If you want to see more of the Pegasus, Porsche and Lucasfilm have a real-world model of the ship measuring five feet long (1.5 meters). It goes on display at the Rise of Skywalker's Los Angeles premiere. A Porsche Taycan will be there, too, so people will be able to see the very subtle similarities between it and the spacecraft.

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Porsche and Lucasfilm present starship design

Designers from Porsche AG and Lucasfilm Ltd. have joined forces to develop a fantasy starship that brings together the design DNA of the two brands.

Over a period of two months, the project team worked together at their respective design studios in Weissach and San Francisco to create initial ideas and drafts before finally coming up with a concrete concept. The fantasy starship, named Tri-Wing S-91x Pegasus Starfighter, will be presented as a detailed model measuring 1.5 metres (5 feet) in length at the December film premiere of Star Wars: The Rise of Skywalker in Los Angeles.

“The design of the spaceship is harmoniously integrated into the Star Wars film world while at the same time demonstrating clear analogies with the characteristic Porsche styling and proportions,” says Michael Mauer, Vice President Style Porsche at Porsche AG. “The basic shape of the cabin, which tapers towards the rear, and a highly distinctive topography from the cockpit flyline to the turbines establish visual parallels with the iconic design of the 911 and the Taycan. The very compact layout conveys dynamism and agility, lending emphasis to the Porsche design features mentioned.”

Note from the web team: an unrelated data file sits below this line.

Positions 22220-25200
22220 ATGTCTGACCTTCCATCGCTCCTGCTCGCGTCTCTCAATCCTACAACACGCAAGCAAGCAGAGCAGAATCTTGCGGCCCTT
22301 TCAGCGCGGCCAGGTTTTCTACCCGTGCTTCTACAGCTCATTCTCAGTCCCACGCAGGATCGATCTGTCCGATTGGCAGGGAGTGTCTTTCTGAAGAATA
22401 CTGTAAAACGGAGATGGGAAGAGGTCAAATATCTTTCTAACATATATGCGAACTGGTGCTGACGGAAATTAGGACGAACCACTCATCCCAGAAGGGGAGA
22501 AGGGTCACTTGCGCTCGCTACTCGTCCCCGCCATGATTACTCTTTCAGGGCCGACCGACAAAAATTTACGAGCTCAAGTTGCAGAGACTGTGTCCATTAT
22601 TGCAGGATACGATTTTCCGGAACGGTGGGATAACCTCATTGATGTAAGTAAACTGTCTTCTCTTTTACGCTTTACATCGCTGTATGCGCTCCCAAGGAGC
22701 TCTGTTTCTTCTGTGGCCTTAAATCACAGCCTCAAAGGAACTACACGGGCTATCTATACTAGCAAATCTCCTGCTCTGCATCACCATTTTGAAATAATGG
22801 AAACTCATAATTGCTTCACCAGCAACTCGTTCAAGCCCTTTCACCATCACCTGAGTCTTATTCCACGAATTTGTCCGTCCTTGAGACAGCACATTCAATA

“This collaboration is an amazing opportunity to merge the design aesthetics of Porsche and Star Wars. I found it to be creatively challenging and extremely inspiring,” says Doug Chiang, Vice President and Executive Creative Director for Lucasfilm. “It is thrilling to infuse Star Wars with Porsche styling to create an iconic new spaceship that could exist both on Earth or in the cinematic universe.”